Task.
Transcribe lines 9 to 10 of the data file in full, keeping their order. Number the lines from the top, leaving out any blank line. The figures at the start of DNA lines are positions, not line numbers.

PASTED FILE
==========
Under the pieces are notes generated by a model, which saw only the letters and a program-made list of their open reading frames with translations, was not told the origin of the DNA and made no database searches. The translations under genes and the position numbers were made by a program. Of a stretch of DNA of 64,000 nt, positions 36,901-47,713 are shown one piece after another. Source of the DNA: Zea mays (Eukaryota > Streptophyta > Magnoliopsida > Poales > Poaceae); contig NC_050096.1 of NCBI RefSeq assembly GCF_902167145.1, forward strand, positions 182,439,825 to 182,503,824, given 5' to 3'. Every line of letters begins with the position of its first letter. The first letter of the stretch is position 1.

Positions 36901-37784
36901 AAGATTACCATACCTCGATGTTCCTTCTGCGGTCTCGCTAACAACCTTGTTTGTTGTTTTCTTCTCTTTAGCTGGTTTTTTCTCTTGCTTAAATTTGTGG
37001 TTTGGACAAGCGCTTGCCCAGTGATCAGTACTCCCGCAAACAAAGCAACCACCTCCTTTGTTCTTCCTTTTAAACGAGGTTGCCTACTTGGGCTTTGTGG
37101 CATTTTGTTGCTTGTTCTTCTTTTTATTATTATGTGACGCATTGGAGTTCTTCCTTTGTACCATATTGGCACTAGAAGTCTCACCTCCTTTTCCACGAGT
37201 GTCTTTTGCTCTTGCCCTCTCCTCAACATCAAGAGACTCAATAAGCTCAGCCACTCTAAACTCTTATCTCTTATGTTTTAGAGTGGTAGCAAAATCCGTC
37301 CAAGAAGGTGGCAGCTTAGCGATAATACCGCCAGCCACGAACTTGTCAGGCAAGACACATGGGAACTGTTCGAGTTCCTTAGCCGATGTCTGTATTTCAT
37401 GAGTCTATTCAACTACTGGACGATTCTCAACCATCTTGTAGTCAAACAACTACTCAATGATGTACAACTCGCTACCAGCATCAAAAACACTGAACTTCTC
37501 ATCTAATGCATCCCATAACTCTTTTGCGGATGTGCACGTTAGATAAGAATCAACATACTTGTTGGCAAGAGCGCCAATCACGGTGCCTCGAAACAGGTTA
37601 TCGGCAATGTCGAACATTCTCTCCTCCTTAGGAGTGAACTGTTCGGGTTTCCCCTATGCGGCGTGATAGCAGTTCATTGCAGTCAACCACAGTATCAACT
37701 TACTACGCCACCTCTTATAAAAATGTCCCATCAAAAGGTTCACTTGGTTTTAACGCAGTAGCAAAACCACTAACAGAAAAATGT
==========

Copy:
37501 ATCTAATGCATCCCATAACTCTTTTGCGGATGTGCACGTTAGATAAGAATCAACATACTTGTTGGCAAGAGCGCCAATCACGGTGCCTCGAAACAGGTTA
37601 TCGGCAATGTCGAACATTCTCTCCTCCTTAGGAGTGAACTGTTCGGGTTTCCCCTATGCGGCGTGATAGCAGTTCATTGCAGTCAACCACAGTATCAACT